Then, however, he decided he really wanted to paint a picture. In the insane asylums they paint all day, he mused, so he looked at a book of illustrations done by inmates. Eager to start, he wondered if he ought to copy one of the inmates’ work, but then decided copying the work of a lunatic is the worst sort of plagiarism.
Where to begin? He decided to draw a horse and struggled with the length of limbs and such. He needed to get him into action and to prance, but now it could be a kangaroo. He could not do the stomach or the skull, and decried his progress.
He closed his eyes and then opened them to begin again. He started with the mane and decided it needed color. The stomach was sill odd, as were the two eyes. He rubbed one eye out and put in stripes. He seemed flattened now, and his mind went to how hard it was to draw the one thing humans had been drawing for millennia.
He looked at a landscape done by one of the lunatics. This would be the setting for the horse. He then drew a hat and a melon and a head for the hat. The horse’s legs seemed to be five now, so one became a phallus.
The man’s lower body perplexed Miller so he made him looking over a parapet and tickling the horse’s ribs.
To shorten his labor, he made many diagonal lines for bridge flooring. Then came the trees and the mountains, but his clouds looked terrible. The mountain became too easy so he preferred a volcano. The volcano abutted the bridge and houses and had cracks because it was active.
He looked at his work and realized it seemed like a shirt, but the bridge was clear enough. At the bottom of the piece he made a cemetery and drew an angel. He mused, “Have you ever sat in a railway station and watched people killing time? do they not sit a little like crest-fallen angels?” (67)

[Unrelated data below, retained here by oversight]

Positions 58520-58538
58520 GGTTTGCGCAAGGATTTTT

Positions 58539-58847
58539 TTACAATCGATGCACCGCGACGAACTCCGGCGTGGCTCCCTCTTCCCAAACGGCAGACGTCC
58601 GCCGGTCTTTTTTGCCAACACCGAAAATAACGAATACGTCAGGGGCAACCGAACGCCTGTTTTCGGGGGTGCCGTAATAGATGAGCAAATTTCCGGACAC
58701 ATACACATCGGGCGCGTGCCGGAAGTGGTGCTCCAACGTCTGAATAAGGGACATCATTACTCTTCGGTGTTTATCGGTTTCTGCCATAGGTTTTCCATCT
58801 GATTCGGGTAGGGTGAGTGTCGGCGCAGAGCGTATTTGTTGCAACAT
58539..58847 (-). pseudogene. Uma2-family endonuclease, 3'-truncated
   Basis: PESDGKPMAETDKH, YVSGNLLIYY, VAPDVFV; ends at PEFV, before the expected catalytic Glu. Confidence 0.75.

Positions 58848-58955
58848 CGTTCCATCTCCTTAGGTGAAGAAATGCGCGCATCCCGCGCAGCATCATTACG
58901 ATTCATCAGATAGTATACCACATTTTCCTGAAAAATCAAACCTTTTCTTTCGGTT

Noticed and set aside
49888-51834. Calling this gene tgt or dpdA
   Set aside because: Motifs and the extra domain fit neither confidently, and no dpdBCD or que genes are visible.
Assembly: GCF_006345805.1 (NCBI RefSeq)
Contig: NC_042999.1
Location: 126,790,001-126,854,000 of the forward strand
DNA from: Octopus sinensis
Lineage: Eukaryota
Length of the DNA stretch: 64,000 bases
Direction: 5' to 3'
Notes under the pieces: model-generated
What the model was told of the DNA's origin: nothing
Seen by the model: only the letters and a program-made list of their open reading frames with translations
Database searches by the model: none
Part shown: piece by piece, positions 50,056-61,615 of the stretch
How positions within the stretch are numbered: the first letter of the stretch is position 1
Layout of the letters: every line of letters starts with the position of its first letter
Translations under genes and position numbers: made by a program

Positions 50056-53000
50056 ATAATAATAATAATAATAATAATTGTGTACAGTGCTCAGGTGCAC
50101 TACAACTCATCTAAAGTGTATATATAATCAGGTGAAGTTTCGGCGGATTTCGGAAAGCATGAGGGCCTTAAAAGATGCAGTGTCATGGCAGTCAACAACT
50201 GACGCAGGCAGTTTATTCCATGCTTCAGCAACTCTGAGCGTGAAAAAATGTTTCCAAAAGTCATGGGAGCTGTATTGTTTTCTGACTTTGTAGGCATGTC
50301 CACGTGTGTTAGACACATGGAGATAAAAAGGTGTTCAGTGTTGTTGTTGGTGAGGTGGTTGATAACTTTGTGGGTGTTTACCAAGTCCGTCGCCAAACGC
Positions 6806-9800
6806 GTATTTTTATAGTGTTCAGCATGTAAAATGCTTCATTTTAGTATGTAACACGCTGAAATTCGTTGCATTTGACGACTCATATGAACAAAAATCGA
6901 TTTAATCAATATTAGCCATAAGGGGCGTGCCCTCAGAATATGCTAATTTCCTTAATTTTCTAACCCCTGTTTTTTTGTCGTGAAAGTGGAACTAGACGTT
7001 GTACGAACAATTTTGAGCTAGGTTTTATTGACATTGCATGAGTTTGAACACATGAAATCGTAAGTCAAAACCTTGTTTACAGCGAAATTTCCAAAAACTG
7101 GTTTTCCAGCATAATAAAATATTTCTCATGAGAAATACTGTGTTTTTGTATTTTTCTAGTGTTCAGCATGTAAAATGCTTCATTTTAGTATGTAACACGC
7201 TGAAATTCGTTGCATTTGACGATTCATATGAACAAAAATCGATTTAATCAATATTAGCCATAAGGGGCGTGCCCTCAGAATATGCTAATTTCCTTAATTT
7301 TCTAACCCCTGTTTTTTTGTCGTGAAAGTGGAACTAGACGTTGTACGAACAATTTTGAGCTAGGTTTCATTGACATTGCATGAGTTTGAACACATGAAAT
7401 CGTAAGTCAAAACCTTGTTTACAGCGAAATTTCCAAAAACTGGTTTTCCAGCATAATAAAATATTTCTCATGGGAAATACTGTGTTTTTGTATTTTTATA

The drawing was done and now it was time for the coloring. It was hard to start but he added impasto. Doing this made him want to try adding a gondola. Thinking of the gondola led him to a memory of how he was hanging out with his friend Joe back in America and started to do watercolors in the winter of 1927-28.
The gondola was to be the best part of the work, Miller thought, but as he cleaned up the walls he added flames and it seemed to be a disastrous conflagration. The horse was now a fire-breathing dragon and Miller blotted him out (he still remained in his mind though).
Miller claimed to be an instinctive watercolorist which meant that everything happened according to God’s will. As his thoughts moved through his mind, he was smearing the trees and terraces with color. it reminded him of a painting called “Death on Bugs” that he saw at a cellar in the Bowery one strange day. It was full of painted bedbugs and they were grotesque and dirty and like smallpox.
He dipped his brush in all colors and then got a real inspiration—he took it to the sink, scrubbed it with a nailbrush, and let the colors run before he flattened it out. This was it, the combination of miracles and mistakes and erasures and certitude.
He concludes that he has never had a balance; he is always minus something. To have disorder one must destroy all order.
He looks at his masterpiece and sees an angel. The angel is there to lead one to heaven and it is a watermark, a “guarantee of your faultless vision” (76).
Third or Fourth Day of Spring
This section shows Miller continuing to meditate on his childhood. He writes of his house, family, childhood illnesses, and more. He is ready to leave America, however: “If I was unhappy in America, if I craved more room, more adventure, more freedom of expression, it was because I needed those things. I am grateful to America for having made me realize my needs. I served my sentence there. At present I have no needs. I am a man without a past and without a future. I am—that is all” (23). A few lines later he is a little sharper, calling America “a black curse upon the world” and a country that is “spreading disaster” (24); this is only the first time in the text that Miller will struggle with how he feels about his home country.